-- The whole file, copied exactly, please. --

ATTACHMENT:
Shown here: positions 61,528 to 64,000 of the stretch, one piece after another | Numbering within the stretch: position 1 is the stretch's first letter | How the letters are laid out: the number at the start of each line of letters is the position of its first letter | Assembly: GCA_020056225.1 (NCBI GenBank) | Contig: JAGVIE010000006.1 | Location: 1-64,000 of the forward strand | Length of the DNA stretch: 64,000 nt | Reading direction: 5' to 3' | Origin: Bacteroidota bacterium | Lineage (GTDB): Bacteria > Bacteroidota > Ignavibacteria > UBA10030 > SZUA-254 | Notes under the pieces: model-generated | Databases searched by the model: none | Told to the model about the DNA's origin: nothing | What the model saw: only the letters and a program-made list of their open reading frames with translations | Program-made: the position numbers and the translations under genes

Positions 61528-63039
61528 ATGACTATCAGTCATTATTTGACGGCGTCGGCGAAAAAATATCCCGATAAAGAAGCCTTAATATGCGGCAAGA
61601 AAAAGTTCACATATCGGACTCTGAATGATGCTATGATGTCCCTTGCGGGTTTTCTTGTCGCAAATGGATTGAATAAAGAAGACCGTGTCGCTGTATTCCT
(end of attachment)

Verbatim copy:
Shown here: positions 61,528 to 64,000 of the stretch, one piece after another | Numbering within the stretch: position 1 is the stretch's first letter | How the letters are laid out: the number at the start of each line of letters is the position of its first letter | Assembly: GCA_020056225.1 (NCBI GenBank) | Contig: JAGVIE010000006.1 | Location: 1-64,000 of the forward strand | Length of the DNA stretch: 64,000 nt | Reading direction: 5' to 3' | Origin: Bacteroidota bacterium | Lineage (GTDB): Bacteria > Bacteroidota > Ignavibacteria > UBA10030 > SZUA-254 | Notes under the pieces: model-generated | Databases searched by the model: none | Told to the model about the DNA's origin: nothing | What the model saw: only the letters and a program-made list of their open reading frames with translations | Program-made: the position numbers and the translations under genes

Positions 61528-63039
61528 ATGACTATCAGTCATTATTTGACGGCGTCGGCGAAAAAATATCCCGATAAAGAAGCCTTAATATGCGGCAAGA
61601 AAAAGTTCACATATCGGACTCTGAATGATGCTATGATGTCCCTTGCGGGTTTTCTTGTCGCAAATGGATTGAATAAAGAAGACCGTGTCGCTGTATTCCT